Meet a Husker: Mack Gonzalez
Mack Gonzalez is an English major from Carmel, Indiana. On campus, Mack is exploring their passions and helping fellow Huskers find resources and community as an outreach coordinator at the LGBTQA+ Center.
Talk about your role as an outreach coordinator for the LGBTQA+ Center.
I have really loved being the outreach coordinator for the Center. It’s been wild to see how much the Center has changed between when I started and now. One of my favorite moments was orchestrating a little hide-and-seek game within our social media last fall semester. Throughout the fall I hid the same picture of a cooked shrimp in various social media graphics on our Instagram, and during finals week, I revealed the game and offered a free t-shirt to anyone who could find all of the hidden shrimps. More people participated than I was expecting, and I hope it provided some much-needed stress relief. I feel “shrimp”ly blessed to have worked this job!
You were a first-year student when you joined your first drag show. What does drag mean to you/provide you?
If anything, drag has helped me discover my performance style. I know that I can’t dance, so I’ve learned to work around that by trying to have a solid makeup/fashion look and by making character and movement choices as opposed to dancing. In that regard, it’s been a good lesson in learning to play to my strengths. It’s also done wonders for my confidence, but getting cheered on by a crowd of beautiful, queer people will do that for anyone.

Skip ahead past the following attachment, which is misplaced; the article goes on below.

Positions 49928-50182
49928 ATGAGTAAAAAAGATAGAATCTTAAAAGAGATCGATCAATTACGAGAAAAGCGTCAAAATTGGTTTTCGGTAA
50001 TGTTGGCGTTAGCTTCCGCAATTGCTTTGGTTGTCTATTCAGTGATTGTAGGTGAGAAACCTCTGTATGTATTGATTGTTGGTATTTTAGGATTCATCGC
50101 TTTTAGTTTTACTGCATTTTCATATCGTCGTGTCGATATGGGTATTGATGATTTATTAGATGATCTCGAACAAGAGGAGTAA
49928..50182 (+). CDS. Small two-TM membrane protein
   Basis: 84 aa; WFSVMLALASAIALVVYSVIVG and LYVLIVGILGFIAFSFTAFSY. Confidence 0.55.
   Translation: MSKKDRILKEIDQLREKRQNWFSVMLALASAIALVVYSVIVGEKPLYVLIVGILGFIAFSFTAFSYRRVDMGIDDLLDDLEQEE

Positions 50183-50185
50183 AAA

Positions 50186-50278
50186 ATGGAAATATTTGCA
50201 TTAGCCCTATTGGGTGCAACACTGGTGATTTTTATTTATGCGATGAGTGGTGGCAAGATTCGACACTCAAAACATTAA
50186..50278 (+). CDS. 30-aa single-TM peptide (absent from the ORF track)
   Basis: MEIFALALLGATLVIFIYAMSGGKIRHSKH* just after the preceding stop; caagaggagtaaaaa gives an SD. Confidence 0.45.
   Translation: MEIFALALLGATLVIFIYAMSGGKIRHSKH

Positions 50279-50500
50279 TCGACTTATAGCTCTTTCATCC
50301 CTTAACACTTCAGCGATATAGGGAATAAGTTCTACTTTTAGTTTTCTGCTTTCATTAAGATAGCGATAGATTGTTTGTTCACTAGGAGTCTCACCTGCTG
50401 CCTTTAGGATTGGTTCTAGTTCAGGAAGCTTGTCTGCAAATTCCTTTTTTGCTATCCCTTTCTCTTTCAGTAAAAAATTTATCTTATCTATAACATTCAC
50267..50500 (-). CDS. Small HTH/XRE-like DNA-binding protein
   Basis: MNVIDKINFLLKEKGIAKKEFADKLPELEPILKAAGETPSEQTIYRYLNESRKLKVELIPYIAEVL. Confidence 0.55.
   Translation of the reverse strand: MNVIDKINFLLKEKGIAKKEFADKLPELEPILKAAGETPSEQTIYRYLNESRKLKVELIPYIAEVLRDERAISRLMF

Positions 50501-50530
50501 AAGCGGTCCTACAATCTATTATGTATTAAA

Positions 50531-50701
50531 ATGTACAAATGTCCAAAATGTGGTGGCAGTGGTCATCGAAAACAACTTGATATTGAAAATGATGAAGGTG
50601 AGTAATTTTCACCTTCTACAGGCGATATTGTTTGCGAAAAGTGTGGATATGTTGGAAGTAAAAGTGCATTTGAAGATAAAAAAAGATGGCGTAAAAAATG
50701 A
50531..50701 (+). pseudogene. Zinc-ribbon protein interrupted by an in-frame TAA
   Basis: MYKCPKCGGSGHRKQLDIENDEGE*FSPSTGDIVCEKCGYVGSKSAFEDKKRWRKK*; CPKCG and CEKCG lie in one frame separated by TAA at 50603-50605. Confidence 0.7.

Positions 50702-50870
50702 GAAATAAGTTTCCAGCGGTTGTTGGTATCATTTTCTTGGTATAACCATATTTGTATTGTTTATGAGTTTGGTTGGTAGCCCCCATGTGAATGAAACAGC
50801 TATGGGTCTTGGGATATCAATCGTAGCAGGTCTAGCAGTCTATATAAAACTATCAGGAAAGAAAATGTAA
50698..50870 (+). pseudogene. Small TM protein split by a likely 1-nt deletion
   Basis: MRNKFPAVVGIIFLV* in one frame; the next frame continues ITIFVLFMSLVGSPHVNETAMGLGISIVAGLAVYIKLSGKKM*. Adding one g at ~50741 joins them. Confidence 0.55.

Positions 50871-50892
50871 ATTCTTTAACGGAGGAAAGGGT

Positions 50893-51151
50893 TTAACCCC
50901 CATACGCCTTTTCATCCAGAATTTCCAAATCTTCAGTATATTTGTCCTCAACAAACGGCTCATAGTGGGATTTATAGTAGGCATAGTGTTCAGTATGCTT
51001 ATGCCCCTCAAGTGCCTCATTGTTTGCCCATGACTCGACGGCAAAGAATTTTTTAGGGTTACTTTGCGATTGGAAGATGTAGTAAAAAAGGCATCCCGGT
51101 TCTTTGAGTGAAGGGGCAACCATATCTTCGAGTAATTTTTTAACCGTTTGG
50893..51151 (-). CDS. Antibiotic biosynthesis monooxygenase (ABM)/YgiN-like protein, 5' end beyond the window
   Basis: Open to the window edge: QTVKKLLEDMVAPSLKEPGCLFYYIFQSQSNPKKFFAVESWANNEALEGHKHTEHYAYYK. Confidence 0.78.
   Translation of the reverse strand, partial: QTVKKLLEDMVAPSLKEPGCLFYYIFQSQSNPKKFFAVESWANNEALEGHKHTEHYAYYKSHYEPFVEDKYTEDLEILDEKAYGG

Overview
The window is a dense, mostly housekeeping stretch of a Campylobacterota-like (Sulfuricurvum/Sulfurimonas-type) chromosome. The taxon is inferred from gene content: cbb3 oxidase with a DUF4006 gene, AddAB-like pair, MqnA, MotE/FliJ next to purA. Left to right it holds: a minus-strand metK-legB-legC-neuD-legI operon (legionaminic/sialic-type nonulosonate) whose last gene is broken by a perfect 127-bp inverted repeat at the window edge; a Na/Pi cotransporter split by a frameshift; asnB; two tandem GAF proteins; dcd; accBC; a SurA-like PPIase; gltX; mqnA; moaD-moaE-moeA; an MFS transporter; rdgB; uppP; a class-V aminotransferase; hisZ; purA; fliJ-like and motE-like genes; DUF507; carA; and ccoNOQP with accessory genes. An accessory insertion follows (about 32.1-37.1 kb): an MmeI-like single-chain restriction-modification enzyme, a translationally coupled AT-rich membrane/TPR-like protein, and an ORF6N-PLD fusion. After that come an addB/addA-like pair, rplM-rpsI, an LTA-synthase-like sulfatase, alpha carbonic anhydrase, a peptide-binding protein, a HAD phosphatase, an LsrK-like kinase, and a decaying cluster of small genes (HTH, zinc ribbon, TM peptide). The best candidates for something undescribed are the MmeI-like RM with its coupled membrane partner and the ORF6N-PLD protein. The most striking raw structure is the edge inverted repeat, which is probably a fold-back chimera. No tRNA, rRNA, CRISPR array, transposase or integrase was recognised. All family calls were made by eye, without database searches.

Is there anything you hope to accomplish in your lifetime?
Recently, I’ve been allowing myself the room to create, and I think that’s one of the most important things anyone can do. No matter what path or career I choose, I hope to always be able to continue my hobbies of writing and collaging. Creation for the sake of creation and being okay with non-monetized hobbies is more important to me than any recognition.
What or who inspires you?
Just because he’s been on my mind lately, the answer is Félix González-Torres. Not only do we share a name, but I also think his artwork is powerful and relevant to where we are today. It’s also massively important to remember our history and the people who came before us during Pride Month. Specifically, I would like to point out “Untitled” (Portrait of Ross in L.A.) as a significant work of art related to the AIDS crisis.
What is your advice to other students looking to make an impact on campus?
I would say that one of the best ways to make an impact on campus is to curate a support system. UNL can seem large or intimidating to incoming students, but when you finally find your crowd, loving them and being loved back can both keep you sane and allow you to make the changes you feel are necessary.
To stay up to date, follow us on Twitter, Facebook and Instagram.